This has been a banner year for proptech — the at times hard-to-define industry blending real estate and technology.
According to a report by CRETech, proptech investment in the first half of 2019 has already topped the amount raised in all of 2018. Funds have poured $14 billion into proptech companies in the first half, up more than 300% from the same period last year, and 2019 is on pace to be the biggest year ever for proptech investment.
Proptech-focused venture firms like MetaProp, Fifth Wall, Moderne, and Camber Creek have played a significant role in the space’s rising profile. And MetaProp, founded in 2015, just announced its fifth accelerator cohort at New York’s Columbia University and seventh overall.
The accelerator offers each of the seven companies in the cohort a minimum investment of $50,000, scaling up to $250,000. The 22-week program includes mentorship from companies ranging from property-giant Brookfield to proptech unicorn VTS.
The MetaProp program is one of the only accelerators in the proptech space — though Colliers and Techstars also operate an accelerator in Toronto. Out of 250 applications, MetaProp placed seven startups in the cohort, reflecting an acceptance rate substantially lower than their Ivy League hosts’ own undergraduate acceptance rate.
Read more:Investing in real estate tech companies like Zillow and Compass is a nearly $15 billion opportunity. 3 top VCs break down the areas and startups they think will boom.
MetaProp invests primarily in early-stage companies, some of which come out of their accelerator. Enertiv, a commercial real estate data company, Bowery Valuation, an appraisal software company, and Flip, a company that makes subleasing easier, have all gone through the accelerator and subsequently raised more than $5 million.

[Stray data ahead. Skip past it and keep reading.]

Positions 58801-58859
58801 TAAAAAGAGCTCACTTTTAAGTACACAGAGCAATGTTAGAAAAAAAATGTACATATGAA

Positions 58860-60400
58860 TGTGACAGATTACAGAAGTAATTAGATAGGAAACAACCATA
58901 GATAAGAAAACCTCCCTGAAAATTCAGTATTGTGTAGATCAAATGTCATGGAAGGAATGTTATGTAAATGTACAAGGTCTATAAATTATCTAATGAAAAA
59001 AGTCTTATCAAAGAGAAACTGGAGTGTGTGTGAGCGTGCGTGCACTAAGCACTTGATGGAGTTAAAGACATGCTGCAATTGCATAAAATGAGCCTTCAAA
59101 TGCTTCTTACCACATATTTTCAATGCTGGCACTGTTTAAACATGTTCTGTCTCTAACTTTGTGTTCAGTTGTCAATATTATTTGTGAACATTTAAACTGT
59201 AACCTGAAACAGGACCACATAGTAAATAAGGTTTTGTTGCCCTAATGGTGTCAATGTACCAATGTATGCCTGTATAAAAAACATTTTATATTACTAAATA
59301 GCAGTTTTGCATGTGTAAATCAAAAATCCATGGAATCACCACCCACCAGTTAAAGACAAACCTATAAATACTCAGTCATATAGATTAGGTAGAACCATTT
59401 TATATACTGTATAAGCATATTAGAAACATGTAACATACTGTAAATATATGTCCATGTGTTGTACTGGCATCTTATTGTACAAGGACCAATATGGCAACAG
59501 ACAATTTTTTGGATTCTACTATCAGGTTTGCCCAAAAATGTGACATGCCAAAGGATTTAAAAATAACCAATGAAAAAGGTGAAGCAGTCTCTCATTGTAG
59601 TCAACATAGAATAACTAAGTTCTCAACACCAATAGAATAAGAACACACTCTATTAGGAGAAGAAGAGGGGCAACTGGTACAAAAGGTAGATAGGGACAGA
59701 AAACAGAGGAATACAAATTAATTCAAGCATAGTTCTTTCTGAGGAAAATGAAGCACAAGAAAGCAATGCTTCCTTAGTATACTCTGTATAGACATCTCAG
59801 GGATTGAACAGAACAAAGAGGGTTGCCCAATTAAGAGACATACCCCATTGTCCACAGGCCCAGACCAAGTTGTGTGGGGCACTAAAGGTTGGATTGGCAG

Take a look at the newest class.
Alpha’a sells limited-edition prints of artwork to businesses in multiple industries, as well as for residential use. Founded by two Brazilian women, it works with 7,000 artists around the world, and have sold artwork to Airbnb, Zola, and West Elm.
Aren is a platform that provides building information to its asset manager, using machine-learning to analyze data. It has not yet publicly launched.
Mero Technologies is an internet of things company for building operators. It provides information about a building’s operations and cleanliness, and can automatically route maintenance and cleaning crews to areas that need their attention.
Switch Automation is a software company that collects disparate information about a building into one platform. It can integrate with traditional systems as well as internet of things devices. The Australian company, founded in 2012, has raised two rounds of funding previously, including a seed round in 2015 from female-focused investment network Scale Investors.
The Lieu provides feminine care and grooming products to offices and other public spaces through a subscription service. They sell a smaller box for personal or small-scale use, as well as one for a larger commercial client.
The Toolbox is an on-demand labor marketplace for construction workers and subcontractors. It appears to be an Uber-like application for construction jobs, and provides a digital interface to manage the work from bid to invoice. The Toolbox plans to track ratings and licenses of workers, who they will pay directly through the app.
TracFlo is a business-management tool for construction contractors. The software tracks changes in costs over the course of a job, a common problem in construction. Founder Khalid David began working on the product while running a drywall company.
Read more: Opendoor and Lime-backer Fifth Wall just raised $500 million in new funding to invest in real estate tech
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